The options in English are (take a deep breath!):

  1. I’ll ask the waiter. (ask someone)
  2. I’ll ask the waiter to bring us the menu. (ask someone to do something)
  3. I’ll ask the waiter about the menu. (ask someone about something/someone)
  4. I’ll ask the waiter for the menu. (ask someone for something)
  5. I’ll ask for the menu. (ask for something/someone)

Most native speakers would probably use Number 5.

Notice that ask something is not in this list. The picture below shows what might happen if you ask the menu!

menu talk 300

Most menus cannot answer questions!

flag-of-indonesia¬†Possibly there are different ways to translate the correct forms into Indonesian. I know that I’m never confident when using¬†tanya and¬†minta¬†in Indonesian. If you have any suggestions, please share in the comments box below!



The same with as

ūüė¶ I experience the same problems with you.

flag-of-indonesia¬†This is direct translation from Bahasa Indonesia (sama dengan). It’s not incorrect but I’m fairly certain it’s not what you mean!

Same as

In English when you want to say that things are the same, the collocation is usually same as:

I experience the same problems as you.

In this case you experience problem X, problem Y and problem Z, and I also experience problems X, Y and Z. We both experience the same problems, and we are sharing our problems with each other, as friends.

Same with

Same with communicates quite a different meaning:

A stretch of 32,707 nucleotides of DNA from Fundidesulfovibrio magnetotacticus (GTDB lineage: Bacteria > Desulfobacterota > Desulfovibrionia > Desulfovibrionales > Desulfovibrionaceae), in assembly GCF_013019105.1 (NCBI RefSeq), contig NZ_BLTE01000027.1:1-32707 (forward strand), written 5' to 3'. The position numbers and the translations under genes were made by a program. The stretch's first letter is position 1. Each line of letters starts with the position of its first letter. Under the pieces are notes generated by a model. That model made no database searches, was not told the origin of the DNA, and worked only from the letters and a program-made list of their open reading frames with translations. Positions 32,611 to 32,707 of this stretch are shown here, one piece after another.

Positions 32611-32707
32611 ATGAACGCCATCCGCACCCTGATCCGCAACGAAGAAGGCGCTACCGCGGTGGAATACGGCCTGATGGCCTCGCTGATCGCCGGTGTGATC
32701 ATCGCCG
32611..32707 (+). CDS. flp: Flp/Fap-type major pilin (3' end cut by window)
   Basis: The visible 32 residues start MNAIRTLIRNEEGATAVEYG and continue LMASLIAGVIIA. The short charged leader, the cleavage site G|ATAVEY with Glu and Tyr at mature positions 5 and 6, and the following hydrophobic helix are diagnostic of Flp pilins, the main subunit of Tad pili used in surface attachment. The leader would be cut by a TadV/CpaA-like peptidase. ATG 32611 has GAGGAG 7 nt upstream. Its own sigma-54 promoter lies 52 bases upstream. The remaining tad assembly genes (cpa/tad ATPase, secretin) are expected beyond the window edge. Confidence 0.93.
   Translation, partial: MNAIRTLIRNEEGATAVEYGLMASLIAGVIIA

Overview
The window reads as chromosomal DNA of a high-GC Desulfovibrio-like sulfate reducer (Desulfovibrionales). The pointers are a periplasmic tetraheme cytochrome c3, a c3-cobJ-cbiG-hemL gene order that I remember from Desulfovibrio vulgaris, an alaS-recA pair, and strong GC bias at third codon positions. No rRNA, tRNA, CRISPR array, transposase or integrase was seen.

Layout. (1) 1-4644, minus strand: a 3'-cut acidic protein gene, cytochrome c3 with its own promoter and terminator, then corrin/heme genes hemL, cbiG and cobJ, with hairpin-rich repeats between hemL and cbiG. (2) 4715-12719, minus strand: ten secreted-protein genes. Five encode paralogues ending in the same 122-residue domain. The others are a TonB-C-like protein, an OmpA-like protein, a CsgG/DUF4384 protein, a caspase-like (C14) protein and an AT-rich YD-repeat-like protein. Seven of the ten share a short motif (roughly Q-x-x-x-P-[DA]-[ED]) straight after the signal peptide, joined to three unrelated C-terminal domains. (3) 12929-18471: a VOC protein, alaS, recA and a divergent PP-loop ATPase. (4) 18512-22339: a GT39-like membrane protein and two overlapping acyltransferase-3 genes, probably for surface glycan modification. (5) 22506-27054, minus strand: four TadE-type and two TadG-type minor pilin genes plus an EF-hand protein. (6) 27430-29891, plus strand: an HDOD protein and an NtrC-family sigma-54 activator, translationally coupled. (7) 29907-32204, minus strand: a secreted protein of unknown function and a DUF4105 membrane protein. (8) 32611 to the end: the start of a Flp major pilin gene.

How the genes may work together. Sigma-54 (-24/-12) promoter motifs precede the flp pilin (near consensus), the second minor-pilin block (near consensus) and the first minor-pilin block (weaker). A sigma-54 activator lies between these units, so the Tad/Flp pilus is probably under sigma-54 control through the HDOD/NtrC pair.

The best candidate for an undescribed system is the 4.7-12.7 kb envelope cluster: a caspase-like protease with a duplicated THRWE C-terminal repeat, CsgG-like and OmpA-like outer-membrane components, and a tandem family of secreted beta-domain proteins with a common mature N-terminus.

I experience the same problems with you.

In this case I experience problems with somebody else – for example someone lies to me and never helps me – and I experience the same problems with you – you also lie to me and never help me!

Very often this is expressed using ‘it’:

That person always lies to me and never helps me, and it’s the same with you.

Here are some examples.

Most of the time you mean same as, so think carefully next time you write same with!


Getting an accident

ūüė¶ I drove to town this morning and got an accident.

flag-of-indonesia¬†This is a direct translation from Bahasa Indonesia:¬†mendapatkan kecelakaan. In English you don’t ‘get’ an accident, you ‘have’ one.

If you say you drove to town and got an accident, it sounds as though you bought an accident, perhaps from a shop that sells accidents? Depending on the type of accident, you might need a very large shopping bag!

Admittedly the context of your sentence makes meaning clear, but if you want a high score for vocabulary in IELTS writing, try to use stronger collocation:

ūüôā I drove to town this morning and had an accident.


Searching (for) something

ūüė¶ Now I am searching¬†ways to make the Lombok community aware of mental health.

Ok so there’s a big difference between search and search for.

Take a look at the following photographs. In the first photo police are searching the city. They’re searching for a suspect (= they haven’t found him yet!). In the second photo they have found the suspect and a police officer is searching him. Possibly the police officer is searching the man for weapons or drugs.

Traffic Stop - Pat Down

Police searching for suspect

Traffic Stop - Pat Down

Police searching suspect

If you’re searching someone, you’ve already found him and so you don’t need to search for him any more!

Look at these examples and notice the difference between search and search for.